Justice League #32 review

The solicitations lead you to believe, among other things, that more will happen between Bruce and Lex this issue. The great cover by Ivan Reis is terrific imagery for the Lex/Bruce situation as well. But if you come to Justice League #32 looking to further that particular story  line, you may be disappointed. What we have here is nearly an entire chapter devoted to The Doom Patrol appropriately entitled “Birth” and that’s not necessarily a bad thing.

The issue kicks off with a reminder that Superwoman is still pregnant and hanging out in a guarded cell as if to say, “Hey remember these guys from the Crime Syndicate are still around.” There’s a catchy rhyme that you might find yourself humming later on if you’re not too careful. If you’ll remember at the end of issue #31 we saw Jessica Cruz a.k.a. the new Power Ring rampaging around when the Doom Patrol rolls up. This issue takes us back a week ago to see what led the Doom Patrol up to that point. I’m personally cool with the bouncing back and forth between times to tease where we’re going and then showing us how we got there. It’s something that will read well in a collected edition. It also allows for those big reveals at the end of issues and gets you curious.

We know from last issue that Element Woman isn’t dead and is hanging with the Doom Patrol. We’re shown how Dr. Caulder a.k.a. “Chief” interacts with each member of the team. He is consistently a “want to be needed” person, twisting the members of his team to work for him. The new Doom Patrol lineup, after the events of Forever Evil, is Element Woman, Robotman, Negative Man, and Elasti-Girl. Johns handles these interactions between the team very well, revealing hints at each person’s characteristics, especially Chief’s.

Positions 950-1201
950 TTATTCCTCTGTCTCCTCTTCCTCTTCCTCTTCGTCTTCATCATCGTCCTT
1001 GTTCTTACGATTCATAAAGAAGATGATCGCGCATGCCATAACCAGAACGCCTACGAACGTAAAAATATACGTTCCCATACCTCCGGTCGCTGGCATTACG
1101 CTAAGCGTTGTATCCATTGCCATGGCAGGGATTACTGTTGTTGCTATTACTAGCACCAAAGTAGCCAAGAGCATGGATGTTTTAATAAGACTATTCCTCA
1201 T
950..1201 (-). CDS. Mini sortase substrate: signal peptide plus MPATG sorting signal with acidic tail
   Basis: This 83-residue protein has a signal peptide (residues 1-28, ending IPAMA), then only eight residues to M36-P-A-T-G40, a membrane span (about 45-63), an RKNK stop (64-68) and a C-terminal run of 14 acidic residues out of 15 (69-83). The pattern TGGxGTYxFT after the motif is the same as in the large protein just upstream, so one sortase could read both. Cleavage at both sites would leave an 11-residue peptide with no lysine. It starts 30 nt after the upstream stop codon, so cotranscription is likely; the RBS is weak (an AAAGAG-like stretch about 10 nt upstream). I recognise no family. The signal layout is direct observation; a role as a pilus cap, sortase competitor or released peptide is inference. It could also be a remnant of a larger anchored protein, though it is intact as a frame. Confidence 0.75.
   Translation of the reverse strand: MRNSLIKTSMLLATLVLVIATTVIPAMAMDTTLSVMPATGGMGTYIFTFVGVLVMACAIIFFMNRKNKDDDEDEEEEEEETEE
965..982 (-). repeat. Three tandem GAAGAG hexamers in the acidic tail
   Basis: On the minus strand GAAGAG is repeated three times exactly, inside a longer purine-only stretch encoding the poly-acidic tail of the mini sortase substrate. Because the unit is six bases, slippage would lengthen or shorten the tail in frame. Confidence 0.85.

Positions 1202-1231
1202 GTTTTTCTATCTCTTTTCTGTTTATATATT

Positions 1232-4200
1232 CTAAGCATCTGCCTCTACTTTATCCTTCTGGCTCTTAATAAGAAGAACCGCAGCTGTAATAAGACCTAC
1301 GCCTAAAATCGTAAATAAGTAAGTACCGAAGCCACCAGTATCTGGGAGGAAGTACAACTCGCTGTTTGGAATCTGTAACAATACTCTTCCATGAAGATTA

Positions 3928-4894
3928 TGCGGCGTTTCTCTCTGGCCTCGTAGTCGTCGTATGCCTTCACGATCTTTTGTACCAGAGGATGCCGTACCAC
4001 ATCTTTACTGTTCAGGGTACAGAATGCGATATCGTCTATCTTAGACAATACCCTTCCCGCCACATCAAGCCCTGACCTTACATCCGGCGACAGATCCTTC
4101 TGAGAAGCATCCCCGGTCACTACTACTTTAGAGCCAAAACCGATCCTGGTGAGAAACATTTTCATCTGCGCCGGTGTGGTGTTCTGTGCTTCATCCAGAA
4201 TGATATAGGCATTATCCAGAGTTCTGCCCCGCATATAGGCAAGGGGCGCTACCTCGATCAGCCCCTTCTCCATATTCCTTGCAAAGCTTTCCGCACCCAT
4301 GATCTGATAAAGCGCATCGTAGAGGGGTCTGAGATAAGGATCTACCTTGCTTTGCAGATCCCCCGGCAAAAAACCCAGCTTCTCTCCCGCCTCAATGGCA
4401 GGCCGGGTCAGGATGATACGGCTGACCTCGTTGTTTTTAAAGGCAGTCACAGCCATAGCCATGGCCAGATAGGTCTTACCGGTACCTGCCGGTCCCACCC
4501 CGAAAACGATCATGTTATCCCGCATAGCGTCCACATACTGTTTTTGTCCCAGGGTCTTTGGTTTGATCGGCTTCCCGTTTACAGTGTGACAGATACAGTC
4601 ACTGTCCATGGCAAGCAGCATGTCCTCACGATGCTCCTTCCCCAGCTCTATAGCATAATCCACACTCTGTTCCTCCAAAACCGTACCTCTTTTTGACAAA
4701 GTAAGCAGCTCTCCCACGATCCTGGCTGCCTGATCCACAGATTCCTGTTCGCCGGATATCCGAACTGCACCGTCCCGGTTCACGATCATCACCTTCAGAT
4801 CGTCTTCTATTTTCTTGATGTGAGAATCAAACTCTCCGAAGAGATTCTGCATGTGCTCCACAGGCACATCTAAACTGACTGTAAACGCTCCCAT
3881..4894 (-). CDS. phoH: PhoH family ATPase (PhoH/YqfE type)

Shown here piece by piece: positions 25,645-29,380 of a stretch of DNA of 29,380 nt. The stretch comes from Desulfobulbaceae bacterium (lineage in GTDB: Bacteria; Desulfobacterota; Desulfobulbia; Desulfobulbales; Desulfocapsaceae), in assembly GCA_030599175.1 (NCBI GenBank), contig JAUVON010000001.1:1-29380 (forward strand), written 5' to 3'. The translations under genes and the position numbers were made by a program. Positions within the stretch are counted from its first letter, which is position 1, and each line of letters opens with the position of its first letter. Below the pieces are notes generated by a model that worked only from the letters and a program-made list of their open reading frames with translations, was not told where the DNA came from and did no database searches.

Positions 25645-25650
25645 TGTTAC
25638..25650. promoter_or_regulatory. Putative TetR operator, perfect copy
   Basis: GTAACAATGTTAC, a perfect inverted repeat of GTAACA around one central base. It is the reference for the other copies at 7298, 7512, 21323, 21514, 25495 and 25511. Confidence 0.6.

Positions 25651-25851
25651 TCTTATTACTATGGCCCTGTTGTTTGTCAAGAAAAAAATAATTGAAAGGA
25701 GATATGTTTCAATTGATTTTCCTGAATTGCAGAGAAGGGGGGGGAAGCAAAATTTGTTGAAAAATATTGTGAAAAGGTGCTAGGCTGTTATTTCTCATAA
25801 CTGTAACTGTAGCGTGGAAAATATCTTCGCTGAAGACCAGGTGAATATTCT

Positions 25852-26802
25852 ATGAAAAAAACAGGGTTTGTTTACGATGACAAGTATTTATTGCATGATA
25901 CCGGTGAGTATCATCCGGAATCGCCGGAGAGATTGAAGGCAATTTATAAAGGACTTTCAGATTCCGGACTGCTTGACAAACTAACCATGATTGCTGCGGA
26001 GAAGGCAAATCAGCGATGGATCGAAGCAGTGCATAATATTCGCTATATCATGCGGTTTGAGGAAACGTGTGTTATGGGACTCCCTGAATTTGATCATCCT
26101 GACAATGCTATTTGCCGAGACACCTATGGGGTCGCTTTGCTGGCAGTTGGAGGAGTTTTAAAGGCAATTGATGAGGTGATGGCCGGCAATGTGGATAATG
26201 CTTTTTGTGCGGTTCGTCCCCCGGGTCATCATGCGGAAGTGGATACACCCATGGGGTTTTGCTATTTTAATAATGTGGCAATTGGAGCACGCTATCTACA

Fast forward to Power Ring. The Doom Patrol are trying to take her down but again, the goal here isn’t necessarily show all the fighting, but rather reveal further the character of each member. Element Woman has a conscience. Negative Man is powerful but afraid to use his power. Robotman is bold and a fighter. Elasti-Girl is emotionally on edge. And Chief is a jerk. He has a lot in common with Lex, but is missing Luthor’s charisma. The Chief is wants so bad to be “Chief” and the team as a whole follow him, but not completely in earnest.

Flip over to Luthor. His charisma, planning, and more effective manipulation is put on display in following pages. This is where the solicits get it right. The similarities and differences between Lex and Caulder are made for us to feel they are important, and I feel like it is. I’m just curious to see how the three-way between Lex, Caulder and Bruce is going to affect the stories to come. The three men are all very intelligent, good fighters, and very human; though Bruce is the only one with a secret identity problem.

We’re given a sneak peak into the “mind” of Power Ring via the Swiss Army Knife that is Cyborg, as well as key points for the future of Justice League and the entire DC universe. The layout of the sneak peak page confused me and I read it out of order. Warning: do not read it like a clock. You do start at noon and go clockwise to 3, then hop over to 9 and counterclockwise to 5. Ahh, it’s not that deep, just dive in.

Recommended if:

  • You’re a big fan of the Doom Patrol.
  • You want to be introduced to new characters because you haven’t had your fill of them in Futures End. 
  • You enjoy Mahnke’s pencils.


Johns does a good job “birthing” the Doom Patrol into the picture. It’s interesting, though not wildly action-filled. Bruce isn’t featured at all this issue, so don’t get you’re hopes up. It’s still a solid issue that furthers the story line, and you can’t go wrong here. Read it, ask questions, and enjoy yourself.

SCORE: 7.5/10